Prenatal Care: Reaching Mothers, Reaching Infants (IOM, 1988) recommends activities to (1) remove financial barriers to care; (2) make certain that basic system capacity is adequate for women; (3) improve the policies and practices that shape prenatal services at the delivery site; and (4) increase public information and education about prenatal care.
Correctional settings—prisons and jails—offer a unique opportunity for prevention activities targeted to hard-to-reach women at risk for, or already infected with, HIV. The prevalence of HIV infection among incarcerated women is far higher than in the community at large: 4% of female state prison inmates nationwide are known to be HIV-positive; in nine states the proportion exceeds 10%. Women are more likely than men to be incarcerated for drug-related offenses, so female inmates are more likely than male inmates to be infected or at risk for HIV infection. Many interventions could be introduced in correctional settings either for primary prevention of HIV transmission or, particularly, for prevention of perinatal transmission among HIV-infected pregnant women. Interventions should focus on HIV testing and treatment, drug testing and treatment, prenatal care, and efforts to ensure continuity of care for HIV-positive patients who leave the correctional setting.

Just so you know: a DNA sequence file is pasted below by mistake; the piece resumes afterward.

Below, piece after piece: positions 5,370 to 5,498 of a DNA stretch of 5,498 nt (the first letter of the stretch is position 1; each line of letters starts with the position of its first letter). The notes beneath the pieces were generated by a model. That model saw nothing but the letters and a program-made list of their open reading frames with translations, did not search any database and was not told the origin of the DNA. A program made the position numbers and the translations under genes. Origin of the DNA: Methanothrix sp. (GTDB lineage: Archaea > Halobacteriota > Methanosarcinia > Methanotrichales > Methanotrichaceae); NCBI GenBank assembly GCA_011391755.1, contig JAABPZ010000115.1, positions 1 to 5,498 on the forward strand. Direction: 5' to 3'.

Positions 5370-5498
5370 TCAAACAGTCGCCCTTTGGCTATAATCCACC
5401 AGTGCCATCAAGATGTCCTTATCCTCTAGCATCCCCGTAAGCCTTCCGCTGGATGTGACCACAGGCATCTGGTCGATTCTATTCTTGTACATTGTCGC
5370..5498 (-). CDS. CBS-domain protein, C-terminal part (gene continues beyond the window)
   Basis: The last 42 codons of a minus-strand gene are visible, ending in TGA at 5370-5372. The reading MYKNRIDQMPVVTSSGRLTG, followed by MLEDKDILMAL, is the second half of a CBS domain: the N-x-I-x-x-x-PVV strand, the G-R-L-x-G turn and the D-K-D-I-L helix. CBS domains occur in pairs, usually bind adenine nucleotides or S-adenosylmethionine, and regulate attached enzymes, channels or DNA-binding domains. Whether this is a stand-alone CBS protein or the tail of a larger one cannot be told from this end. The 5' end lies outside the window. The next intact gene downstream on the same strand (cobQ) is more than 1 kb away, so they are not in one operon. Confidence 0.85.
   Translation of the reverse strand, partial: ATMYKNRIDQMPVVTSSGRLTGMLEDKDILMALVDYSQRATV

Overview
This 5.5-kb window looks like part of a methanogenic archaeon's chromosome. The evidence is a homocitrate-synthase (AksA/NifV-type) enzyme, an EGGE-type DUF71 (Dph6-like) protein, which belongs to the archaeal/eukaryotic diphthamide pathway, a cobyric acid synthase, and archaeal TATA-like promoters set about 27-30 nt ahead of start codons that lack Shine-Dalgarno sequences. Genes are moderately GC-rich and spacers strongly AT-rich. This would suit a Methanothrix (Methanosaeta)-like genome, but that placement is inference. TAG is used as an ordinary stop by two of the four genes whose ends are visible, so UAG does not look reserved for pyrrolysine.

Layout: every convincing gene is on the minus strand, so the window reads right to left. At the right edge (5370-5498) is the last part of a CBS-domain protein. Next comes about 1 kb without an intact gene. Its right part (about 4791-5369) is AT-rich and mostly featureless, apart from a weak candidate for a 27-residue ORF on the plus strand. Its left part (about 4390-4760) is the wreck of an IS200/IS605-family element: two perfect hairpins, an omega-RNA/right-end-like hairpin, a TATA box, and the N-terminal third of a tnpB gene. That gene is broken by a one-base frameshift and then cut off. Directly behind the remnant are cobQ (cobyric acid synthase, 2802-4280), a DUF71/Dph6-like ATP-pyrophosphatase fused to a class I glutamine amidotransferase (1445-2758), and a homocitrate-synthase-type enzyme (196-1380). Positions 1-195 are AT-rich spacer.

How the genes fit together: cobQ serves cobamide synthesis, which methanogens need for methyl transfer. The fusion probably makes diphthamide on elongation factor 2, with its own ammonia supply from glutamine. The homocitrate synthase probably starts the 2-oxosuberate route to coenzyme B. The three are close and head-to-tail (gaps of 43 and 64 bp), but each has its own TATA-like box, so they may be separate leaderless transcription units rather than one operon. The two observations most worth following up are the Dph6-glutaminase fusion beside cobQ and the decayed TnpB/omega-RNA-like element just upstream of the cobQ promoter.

Because reporting of conventional HIV tests takes about one to two weeks, an accurate rapid test, with results available in hours, might have applications in prenatal, labor, and delivery settings to prevent perinatal transmission in some groups of patients. Women and newborns identified with a rapid test late in pregnancy or intrapartum could receive the intrapartum or postpartum component of the ACTG 076 regimen, respectively. In the prenatal setting, a rapid test might be especially valuable for women who are unlikely to return for test results. According to the committee's site visits and workshops, these women are more likely to be adolescents, drug users, undocumented immigrants, and/or homeless. In the labor and delivery setting, a rapid test might be valuable for women who have not been tested previously or have not received prenatal care. The prevalence of HIV infection is elevated in women who have not received prenatal care, and the labor and delivery setting offers the last opportunity to interrupt HIV transmission through administration of intrapartum therapy and advice to avoid breast-feeding. Since this is not an ideal time to obtain consent to testing and to discuss the implications of a positive result, program design and implementation would need to address these issues.